Housing availability and cost are critical problems in the Bay Area, and Vikki Velkoff wants to change that. She’s intrigued by the tiny house movement – how tiny houses save money while reducing the housing footprint in a big way. She’s also become active in promoting accessory dwelling units (ADUs), which could help solve the housing problem locally without requiring large new developments.
Tiny houses have been in the news the past several years. Besides blogs to read about tiny house lifestyles, one can watch TV programs about going tiny. Tiny houses can be affordable, sustainable, and a way to build community. Some folks seem to think they are just a fad. Only time will tell. Recently, 40,000 people attended a tiny house jamboree in Colorado.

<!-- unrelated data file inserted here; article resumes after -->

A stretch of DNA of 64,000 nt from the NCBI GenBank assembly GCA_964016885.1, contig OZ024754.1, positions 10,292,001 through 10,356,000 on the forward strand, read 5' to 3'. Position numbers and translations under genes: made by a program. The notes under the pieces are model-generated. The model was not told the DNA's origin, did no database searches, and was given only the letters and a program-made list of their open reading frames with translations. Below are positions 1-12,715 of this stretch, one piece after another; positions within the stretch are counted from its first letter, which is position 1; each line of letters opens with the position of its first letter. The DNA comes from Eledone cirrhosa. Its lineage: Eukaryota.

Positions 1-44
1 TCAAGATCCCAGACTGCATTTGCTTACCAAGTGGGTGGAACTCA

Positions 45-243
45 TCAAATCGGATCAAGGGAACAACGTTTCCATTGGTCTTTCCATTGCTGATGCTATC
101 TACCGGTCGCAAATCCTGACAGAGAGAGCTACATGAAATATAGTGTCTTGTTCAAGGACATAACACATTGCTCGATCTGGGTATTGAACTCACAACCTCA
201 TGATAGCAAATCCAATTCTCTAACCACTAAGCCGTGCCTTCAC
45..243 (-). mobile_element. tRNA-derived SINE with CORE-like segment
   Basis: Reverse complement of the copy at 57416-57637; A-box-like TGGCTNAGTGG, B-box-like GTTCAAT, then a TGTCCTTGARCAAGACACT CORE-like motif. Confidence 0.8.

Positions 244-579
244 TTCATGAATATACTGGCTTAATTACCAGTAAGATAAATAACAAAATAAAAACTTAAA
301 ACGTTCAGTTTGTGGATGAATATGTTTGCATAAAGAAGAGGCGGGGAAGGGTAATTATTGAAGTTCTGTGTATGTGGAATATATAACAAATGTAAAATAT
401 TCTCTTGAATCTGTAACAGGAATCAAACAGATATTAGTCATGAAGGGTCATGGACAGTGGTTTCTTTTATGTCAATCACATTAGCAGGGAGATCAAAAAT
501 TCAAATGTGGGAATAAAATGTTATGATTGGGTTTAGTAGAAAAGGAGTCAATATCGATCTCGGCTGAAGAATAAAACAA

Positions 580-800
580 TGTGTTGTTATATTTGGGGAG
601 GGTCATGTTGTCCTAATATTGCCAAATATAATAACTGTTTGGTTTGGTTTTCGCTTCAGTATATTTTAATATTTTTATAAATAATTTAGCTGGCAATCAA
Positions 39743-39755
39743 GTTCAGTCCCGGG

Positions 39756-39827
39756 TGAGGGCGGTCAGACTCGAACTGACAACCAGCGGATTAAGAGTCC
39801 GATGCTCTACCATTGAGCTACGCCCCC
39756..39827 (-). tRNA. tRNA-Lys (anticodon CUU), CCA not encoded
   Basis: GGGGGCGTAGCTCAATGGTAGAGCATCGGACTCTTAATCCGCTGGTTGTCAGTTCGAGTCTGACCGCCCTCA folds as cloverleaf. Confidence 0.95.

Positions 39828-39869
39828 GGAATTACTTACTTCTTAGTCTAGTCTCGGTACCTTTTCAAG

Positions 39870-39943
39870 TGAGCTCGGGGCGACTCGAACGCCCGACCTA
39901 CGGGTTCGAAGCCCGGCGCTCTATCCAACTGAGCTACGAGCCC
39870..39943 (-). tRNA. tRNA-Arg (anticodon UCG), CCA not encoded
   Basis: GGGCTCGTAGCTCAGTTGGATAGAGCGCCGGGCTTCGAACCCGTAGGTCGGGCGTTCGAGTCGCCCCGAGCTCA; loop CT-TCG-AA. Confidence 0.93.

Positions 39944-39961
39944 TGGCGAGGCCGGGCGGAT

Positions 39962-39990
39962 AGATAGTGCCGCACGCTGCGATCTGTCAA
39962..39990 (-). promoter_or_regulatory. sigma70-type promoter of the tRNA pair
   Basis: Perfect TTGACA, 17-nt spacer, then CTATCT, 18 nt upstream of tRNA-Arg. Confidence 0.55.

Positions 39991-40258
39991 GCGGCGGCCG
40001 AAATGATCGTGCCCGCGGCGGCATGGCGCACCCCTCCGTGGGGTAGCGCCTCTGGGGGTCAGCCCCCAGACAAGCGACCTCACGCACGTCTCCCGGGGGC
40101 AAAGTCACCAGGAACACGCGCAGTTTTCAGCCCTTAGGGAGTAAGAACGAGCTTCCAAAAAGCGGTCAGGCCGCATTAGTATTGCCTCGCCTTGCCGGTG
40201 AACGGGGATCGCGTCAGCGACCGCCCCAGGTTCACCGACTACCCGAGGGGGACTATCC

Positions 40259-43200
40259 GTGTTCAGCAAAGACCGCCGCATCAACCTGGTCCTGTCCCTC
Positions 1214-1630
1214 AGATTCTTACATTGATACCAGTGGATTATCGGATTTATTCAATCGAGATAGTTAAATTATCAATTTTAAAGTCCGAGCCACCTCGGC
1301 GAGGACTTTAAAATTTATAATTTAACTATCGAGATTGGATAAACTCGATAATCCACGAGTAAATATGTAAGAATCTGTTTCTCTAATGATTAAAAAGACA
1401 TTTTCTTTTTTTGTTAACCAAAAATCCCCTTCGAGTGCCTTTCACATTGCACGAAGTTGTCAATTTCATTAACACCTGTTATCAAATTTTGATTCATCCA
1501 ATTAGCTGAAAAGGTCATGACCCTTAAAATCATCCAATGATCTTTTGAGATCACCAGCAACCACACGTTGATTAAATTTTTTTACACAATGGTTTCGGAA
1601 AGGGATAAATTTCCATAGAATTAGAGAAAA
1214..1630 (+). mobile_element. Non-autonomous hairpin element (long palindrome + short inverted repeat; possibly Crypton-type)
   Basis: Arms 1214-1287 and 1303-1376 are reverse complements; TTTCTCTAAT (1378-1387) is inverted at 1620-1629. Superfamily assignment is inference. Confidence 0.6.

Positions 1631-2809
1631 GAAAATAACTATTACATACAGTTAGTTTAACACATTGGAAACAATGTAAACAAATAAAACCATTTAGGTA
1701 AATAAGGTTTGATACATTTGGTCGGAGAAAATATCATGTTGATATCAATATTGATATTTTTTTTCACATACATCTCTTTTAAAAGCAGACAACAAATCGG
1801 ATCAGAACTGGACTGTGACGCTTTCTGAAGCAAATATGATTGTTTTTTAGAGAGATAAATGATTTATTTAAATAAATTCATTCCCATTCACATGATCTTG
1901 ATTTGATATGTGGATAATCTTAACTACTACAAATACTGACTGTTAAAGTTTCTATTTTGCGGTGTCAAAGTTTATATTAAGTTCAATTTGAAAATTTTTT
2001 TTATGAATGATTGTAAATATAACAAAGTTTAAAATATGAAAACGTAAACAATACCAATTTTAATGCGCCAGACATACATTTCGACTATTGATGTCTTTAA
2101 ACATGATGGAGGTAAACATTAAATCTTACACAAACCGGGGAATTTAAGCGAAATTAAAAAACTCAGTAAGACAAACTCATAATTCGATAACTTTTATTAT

Accessory dwelling units (also known as granny flats or in-law units) have been around a long time. ADUs can be a way for seniors to “age in place” by supplementing their income with rent from the ADU or create housing for other family members. And, it’s a great way to create “in-fill’ housing in established neighborhoods.
In 1982, the state of California mandated that all municipalities allow single family homeowners to build an ADU on their property. Unfortunately, the law was amended in 1984 so that each city could decide on ADU zoning. As a consequence, some cities (such as Palo Alto) will not allow ADUs on lots smaller than 9000 sf. But, now that communities are feeling the pressure to build more affordable housing, some cities have revised zoning to favor ADUs for all homeowners. Palo Alto Forward has recently started to research ADU zoning and hopes to convince the city of Palo Alto to change zoning to allow more ADUs. Stay tuned! Learn more about ADUs: accessorydwellings.org